SELECT
  o.ITEM_ID
, STUFF(
	(
		SELECT ','+ i.COMMENT
		FROM dbo.CCI_FOR_STRING_AGG i
		WHERE o.ITEM_ID = i.ITEM_ID
		ORDER BY i.LINE_ID
		FOR XML PATH('')
	)
,1 ,1, '') ALL_COMMENTS
FROM dbo.CCI_FOR_STRING_AGG o
WHERE o.ITEM_ID BETWEEN 3276800 AND 3342335
GROUP BY o.ITEM_ID
OPTION (QUERYRULEOFF BuildSpool);

The spool is gone but we don’t get rowgroup elimination:

a4 no RG elimination

We can get rowgroup elimination even without hardcoded filters with a bitmap from a hash join. Why don’t we get it with a nested loop join? Surely SQL Server ought to be able to apply rowgroup elimination for each outer row as it’s processed by the inner part of the nested loop join. We can explore this question further with tests that don’t do string aggregation. The query below gets rowgroup elimination but the constant filters are passed down to the CCI predicate:

SELECT *
FROM (VALUES (1), (2), (3), (4)) AS v(x)
INNER JOIN dbo.CCI_FOR_STRING_AGG a ON v.x = a.ITEM_ID
OPTION (FORCE ORDER, LOOP JOIN);

If we throw the four values into a temp table:

SELECT x INTO #t
FROM (VALUES (1), (2), (3), (4)) AS v(x)

The join predicate is applied in the nested loop operator. We don’t get any rowgroup elimination. Perhaps TOP can help us:

SELECT *
FROM #t v
CROSS APPLY (
	SELECT TOP (9223372036854775807) *
	FROM dbo.CCI_FOR_STRING_AGG a
	WHERE v.x = a.ITEM_ID
) a
OPTION (LOOP JOIN);

Sadly not:

a4 top failure

The join predicate is applied in the filter operation. We still don’t get any rowgroup elimination. Frustratingly, we get the behavior that we’re after if we replace the CCI with a heap:

a4 heap success

I don’t really see an advantage in pushing down the predicate with a heap. Perhaps Microsoft did not program the optimization that we’re looking for into the query optimizer. After all, this is likely to be a relatively uncommon case. This query is simple enough in that we filter directly against the CCI. In theory, we can give our query a fighting chance by adding a redundant filter on ITEM_ID to the subquery. Here’s the query that I’ll run:

SELECT
  o.ITEM_ID
, STUFF(
	(
		SELECT ','+ i.COMMENT
		FROM dbo.CCI_FOR_STRING_AGG i
		WHERE o.ITEM_ID = i.ITEM_ID
		and i.ITEM_ID BETWEEN 3276800 AND 3342335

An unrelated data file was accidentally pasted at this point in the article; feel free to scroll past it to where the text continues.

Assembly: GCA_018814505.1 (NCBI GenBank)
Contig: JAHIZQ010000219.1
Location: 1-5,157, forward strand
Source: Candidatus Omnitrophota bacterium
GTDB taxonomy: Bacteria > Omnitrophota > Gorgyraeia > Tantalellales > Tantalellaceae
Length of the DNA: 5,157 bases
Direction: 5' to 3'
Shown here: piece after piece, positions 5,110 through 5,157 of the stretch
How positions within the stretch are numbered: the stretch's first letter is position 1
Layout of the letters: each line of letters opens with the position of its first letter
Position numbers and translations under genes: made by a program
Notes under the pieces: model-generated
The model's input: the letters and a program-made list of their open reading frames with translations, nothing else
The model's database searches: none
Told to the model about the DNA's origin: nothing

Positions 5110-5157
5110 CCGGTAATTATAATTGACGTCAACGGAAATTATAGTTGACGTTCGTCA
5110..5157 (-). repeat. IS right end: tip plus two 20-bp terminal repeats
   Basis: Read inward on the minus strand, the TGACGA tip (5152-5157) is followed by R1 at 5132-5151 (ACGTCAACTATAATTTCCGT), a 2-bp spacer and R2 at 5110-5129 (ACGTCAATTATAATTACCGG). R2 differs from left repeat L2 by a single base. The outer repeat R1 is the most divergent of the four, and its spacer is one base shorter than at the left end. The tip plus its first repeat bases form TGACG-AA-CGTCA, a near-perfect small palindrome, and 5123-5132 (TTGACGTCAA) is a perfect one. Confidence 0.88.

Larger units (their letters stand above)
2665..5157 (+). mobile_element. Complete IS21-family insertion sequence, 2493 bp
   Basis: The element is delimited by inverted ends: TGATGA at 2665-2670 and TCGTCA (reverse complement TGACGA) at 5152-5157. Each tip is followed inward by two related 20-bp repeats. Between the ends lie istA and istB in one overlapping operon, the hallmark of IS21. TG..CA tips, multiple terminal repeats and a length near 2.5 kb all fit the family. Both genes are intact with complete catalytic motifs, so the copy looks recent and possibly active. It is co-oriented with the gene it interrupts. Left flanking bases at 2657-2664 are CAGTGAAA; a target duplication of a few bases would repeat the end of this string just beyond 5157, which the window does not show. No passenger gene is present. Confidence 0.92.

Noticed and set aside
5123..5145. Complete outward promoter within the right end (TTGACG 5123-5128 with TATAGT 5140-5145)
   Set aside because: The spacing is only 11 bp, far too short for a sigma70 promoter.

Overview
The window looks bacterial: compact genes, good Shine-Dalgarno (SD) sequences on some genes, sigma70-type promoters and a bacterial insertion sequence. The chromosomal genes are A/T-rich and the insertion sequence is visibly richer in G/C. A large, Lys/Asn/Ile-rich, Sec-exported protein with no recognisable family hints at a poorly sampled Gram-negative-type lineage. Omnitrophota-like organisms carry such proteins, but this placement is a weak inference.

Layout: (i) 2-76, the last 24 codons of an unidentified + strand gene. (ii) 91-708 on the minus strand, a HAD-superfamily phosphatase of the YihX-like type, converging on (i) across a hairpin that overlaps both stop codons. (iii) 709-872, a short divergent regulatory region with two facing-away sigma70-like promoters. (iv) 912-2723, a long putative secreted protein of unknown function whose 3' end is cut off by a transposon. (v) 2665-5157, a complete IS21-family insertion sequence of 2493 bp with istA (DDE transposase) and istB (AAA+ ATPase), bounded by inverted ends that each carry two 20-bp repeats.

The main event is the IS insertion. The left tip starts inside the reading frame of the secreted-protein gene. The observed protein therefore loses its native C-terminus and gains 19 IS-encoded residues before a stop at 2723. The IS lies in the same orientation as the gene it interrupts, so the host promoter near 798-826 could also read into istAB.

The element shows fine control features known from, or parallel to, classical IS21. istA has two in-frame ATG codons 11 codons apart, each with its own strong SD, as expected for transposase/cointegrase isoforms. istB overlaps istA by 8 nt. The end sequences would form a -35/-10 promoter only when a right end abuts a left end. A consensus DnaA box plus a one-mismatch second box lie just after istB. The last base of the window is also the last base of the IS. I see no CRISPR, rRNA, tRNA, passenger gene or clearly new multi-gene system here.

ORDER BY i.LINE_ID
		FOR XML PATH('')
	)
,1 ,1, '') ALL_COMMENTS
FROM dbo.CCI_FOR_STRING_AGG o
WHERE o.ITEM_ID BETWEEN 3276800 AND 3342335
GROUP BY o.ITEM_ID
OPTION (QUERYRULEOFF BuildSpool);

Unfortunately performance is even worse than before. The query finished in around 51 minutes on my machine. It was a proper parallel query and we skipped quite a few rowgroups:

Table ‘CCI_FOR_STRING_AGG’. Segment reads 65537, segment skipped 6488163.
CPU time = 10028282 ms, elapsed time = 3083875 ms.

Skipping trillions of rows is impressive but we still read over 68 billion rows from the CCI. That’s not going to be fast. We can’t improve performance further with this method since there aren’t any nonclustered indexes on the CCI, so there’s nothing better to seek against in the inner part of the loop.

Temp Tables

We can use the humble temp table to avoid some of the problems with the index spool. We’re able to insert into it in parallel, build the index in parallel, and we can limit the temp table to only the 1048576 rows that are needed for the query. The following code finishes in less than two seconds on my machine:

CREATE TABLE #CCI_FOR_STRING_AGG_SPOOL (
	ITEM_ID BIGINT NOT NULL,
	LINE_ID BIGINT NOT NULL,
	COMMENT VARCHAR(10) NULL
);

INSERT INTO #CCI_FOR_STRING_AGG_SPOOL WITH (TABLOCK)
SELECT a.ITEM_ID, a.LINE_ID, a.COMMENT
FROM dbo.CCI_FOR_STRING_AGG a
WHERE a.ITEM_ID BETWEEN 3276800 AND 3342335;

CREATE CLUSTERED INDEX CI_CCI_FOR_STRING_AGG_SPOOL
ON #CCI_FOR_STRING_AGG_SPOOL (ITEM_ID, LINE_ID);

SELECT
  o.ITEM_ID
, STUFF(
	(
		SELECT ','+ i.COMMENT
		FROM #CCI_FOR_STRING_AGG_SPOOL i
		WHERE o.ITEM_ID = i.ITEM_ID
		ORDER BY i.LINE_ID
		FOR XML PATH('')
	)
,1 ,1, '') ALL_COMMENTS
FROM dbo.CCI_FOR_STRING_AGG o
WHERE o.ITEM_ID BETWEEN 3276800 AND 3342335
GROUP BY o.ITEM_ID;

The query plan for the last query:

a4 temp table

With this approach we’re not really getting much from defining the underlying table as a CCI. If the table had more columns that weren’t needed then we could skip those columns with column elimination.

Other Solutions

An obvious solution is simply to add a covering nonclustered index to the table. Of course, that comes with the admission that columnstore currently doesn’t have anything to offer with this type of query. Other solutions which are likely to be more columnstore friendly include using a CLR function to do the aggregation and the SQL Server 2017 STRING_AGG function.

Note that recursion is not likely to be a good solution here. Every recursive query that I’ve seen involves nested loops. The dreaded index spool returns:

a4 recursion issue

Final Thoughts

Note that the poor performance of these queries isn’t a problem specific to columnstore. Rowstore tables can have the similar performance issues with string aggregation if there isn’t a sufficient covering index. However, if CCIs are used as a replacement for all nonclustered indexes, then the performance of queries that require the table to be on the inner side of a nested loop join may significantly degrade. Some of the optimizations that make querying CCIs fast appear to be difficult to realize for these types of queries. The same string aggregation query when run against a table with a rowstore clustered index on ITEM_ID and LINE_ID finished in 1 second. That is an almost 360X improvement over the CCI. Thanks for reading!